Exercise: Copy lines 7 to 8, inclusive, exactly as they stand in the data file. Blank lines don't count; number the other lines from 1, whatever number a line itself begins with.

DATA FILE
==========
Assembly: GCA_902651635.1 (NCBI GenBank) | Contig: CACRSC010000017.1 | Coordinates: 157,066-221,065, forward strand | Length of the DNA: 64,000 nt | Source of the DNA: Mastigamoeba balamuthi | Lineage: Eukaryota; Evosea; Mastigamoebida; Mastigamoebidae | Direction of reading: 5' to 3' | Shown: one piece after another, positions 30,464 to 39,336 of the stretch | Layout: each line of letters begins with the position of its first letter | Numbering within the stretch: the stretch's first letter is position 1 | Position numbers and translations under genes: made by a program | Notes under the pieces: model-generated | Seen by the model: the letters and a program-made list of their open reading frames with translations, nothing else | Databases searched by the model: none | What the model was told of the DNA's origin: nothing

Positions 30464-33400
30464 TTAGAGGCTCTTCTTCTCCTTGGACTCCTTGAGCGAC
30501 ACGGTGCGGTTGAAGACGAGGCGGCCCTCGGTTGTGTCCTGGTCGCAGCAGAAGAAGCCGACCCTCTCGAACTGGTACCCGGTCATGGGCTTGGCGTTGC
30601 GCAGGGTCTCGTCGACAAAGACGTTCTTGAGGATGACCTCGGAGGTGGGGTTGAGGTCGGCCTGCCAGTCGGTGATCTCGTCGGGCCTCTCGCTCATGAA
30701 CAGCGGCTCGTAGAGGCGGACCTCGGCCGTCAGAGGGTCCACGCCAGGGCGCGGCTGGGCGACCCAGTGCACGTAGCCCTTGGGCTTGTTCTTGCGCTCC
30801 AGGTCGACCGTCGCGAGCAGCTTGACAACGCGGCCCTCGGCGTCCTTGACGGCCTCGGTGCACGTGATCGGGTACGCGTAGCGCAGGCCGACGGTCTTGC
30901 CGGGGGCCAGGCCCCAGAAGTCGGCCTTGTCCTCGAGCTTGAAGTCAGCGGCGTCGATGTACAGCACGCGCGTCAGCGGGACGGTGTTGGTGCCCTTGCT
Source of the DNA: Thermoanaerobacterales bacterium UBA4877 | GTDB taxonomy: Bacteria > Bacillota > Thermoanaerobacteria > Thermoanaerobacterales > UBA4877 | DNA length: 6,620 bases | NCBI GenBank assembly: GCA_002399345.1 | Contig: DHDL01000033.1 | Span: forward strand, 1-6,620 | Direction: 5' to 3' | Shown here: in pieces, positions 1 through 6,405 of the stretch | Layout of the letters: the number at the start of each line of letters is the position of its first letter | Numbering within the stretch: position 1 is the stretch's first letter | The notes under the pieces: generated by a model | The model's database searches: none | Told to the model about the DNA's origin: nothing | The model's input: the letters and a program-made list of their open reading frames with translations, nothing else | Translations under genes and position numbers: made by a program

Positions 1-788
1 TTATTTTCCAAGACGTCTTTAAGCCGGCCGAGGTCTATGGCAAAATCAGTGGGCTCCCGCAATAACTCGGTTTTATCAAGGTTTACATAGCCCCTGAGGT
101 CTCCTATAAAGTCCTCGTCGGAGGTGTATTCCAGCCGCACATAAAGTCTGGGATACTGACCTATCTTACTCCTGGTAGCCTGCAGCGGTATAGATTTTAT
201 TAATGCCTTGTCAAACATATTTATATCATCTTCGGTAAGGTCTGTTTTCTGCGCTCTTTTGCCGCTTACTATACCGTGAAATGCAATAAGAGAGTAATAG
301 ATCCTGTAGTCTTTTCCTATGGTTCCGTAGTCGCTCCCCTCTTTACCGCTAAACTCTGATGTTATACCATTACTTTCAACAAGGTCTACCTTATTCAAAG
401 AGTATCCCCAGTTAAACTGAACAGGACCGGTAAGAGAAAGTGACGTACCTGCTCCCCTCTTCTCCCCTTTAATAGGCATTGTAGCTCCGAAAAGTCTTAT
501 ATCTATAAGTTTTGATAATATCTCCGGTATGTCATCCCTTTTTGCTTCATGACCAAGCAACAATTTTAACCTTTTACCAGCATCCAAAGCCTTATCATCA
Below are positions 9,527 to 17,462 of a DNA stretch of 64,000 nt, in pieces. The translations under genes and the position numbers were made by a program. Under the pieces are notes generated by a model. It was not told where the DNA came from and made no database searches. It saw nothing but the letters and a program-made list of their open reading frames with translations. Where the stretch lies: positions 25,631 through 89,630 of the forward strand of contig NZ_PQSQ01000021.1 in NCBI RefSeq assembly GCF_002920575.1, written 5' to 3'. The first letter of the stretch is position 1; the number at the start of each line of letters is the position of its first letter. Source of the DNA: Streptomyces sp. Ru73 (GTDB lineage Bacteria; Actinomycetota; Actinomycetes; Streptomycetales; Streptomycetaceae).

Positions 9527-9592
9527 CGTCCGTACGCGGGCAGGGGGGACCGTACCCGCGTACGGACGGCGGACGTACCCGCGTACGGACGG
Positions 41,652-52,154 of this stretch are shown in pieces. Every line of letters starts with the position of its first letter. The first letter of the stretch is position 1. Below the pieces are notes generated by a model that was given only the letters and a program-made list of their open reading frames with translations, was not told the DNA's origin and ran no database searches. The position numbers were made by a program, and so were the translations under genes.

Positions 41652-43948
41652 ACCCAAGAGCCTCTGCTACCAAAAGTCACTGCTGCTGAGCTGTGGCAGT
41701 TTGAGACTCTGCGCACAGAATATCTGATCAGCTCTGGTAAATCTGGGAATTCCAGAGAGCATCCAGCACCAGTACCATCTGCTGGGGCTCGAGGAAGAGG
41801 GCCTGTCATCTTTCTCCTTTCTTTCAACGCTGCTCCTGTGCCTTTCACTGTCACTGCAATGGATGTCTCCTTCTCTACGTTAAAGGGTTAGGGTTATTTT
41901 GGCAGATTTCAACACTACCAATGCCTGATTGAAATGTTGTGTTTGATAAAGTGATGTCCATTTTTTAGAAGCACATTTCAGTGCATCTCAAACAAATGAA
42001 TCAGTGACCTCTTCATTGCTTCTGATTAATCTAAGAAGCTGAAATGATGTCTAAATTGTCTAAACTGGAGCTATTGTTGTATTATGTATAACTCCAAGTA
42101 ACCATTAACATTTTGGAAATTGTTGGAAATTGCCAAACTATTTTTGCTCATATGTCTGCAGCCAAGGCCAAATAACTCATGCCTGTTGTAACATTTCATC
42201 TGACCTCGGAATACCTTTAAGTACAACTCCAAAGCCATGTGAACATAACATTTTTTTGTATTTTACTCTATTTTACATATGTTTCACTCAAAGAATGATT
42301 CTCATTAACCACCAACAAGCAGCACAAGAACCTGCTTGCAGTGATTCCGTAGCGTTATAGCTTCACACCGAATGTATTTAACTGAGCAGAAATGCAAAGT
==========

30801 AGGTCGACCGTCGCGAGCAGCTTGACAACGCGGCCCTCGGCGTCCTTGACGGCCTCGGTGCACGTGATCGGGTACGCGTAGCGCAGGCCGACGGTCTTGC
30901 CGGGGGCCAGGCCCCAGAAGTCGGCCTTGTCCTCGAGCTTGAAGTCAGCGGCGTCGATGTACAGCACGCGCGTCAGCGGGACGGTGTTGGTGCCCTTGCT